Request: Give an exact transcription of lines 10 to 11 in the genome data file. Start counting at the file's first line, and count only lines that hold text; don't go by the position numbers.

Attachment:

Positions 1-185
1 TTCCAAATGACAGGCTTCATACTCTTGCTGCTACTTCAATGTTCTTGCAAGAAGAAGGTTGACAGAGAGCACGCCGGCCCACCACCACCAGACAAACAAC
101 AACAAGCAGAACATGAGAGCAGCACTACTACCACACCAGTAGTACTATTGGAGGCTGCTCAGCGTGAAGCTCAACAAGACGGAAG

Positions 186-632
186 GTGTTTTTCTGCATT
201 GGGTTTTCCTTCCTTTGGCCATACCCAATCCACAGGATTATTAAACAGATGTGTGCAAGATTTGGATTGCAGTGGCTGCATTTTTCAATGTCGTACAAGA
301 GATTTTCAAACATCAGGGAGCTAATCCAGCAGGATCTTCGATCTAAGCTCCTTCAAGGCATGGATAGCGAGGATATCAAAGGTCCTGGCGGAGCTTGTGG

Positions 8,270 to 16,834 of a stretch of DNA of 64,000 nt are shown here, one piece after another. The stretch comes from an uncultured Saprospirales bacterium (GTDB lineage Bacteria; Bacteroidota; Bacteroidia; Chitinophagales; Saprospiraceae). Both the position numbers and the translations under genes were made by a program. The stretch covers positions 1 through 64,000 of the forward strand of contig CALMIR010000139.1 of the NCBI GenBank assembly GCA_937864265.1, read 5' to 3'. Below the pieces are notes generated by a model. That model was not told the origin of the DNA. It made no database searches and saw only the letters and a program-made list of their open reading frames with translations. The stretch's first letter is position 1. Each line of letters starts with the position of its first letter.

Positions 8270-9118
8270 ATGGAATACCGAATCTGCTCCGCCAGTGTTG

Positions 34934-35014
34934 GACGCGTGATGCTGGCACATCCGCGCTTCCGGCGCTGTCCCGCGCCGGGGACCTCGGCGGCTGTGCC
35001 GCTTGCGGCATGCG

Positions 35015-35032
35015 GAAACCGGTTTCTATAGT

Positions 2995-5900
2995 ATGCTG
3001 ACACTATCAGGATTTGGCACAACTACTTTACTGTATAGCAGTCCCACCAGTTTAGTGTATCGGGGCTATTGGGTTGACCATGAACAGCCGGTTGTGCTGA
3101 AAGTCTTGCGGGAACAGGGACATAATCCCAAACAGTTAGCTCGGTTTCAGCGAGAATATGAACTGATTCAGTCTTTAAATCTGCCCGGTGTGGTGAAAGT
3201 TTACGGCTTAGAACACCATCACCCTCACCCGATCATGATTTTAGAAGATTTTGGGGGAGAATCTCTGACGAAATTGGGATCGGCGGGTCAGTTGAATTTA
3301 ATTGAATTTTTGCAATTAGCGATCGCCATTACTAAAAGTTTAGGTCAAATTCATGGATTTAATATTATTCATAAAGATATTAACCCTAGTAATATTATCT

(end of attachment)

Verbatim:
8270 ATGGAATACCGAATCTGCTCCGCCAGTGTTG

Positions 34934-35014